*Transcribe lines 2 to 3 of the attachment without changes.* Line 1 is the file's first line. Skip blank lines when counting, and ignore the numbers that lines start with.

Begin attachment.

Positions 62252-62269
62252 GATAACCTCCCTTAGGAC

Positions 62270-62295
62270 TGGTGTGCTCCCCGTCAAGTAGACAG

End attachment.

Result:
62252 GATAACCTCCCTTAGGAC

Positions 62270-62295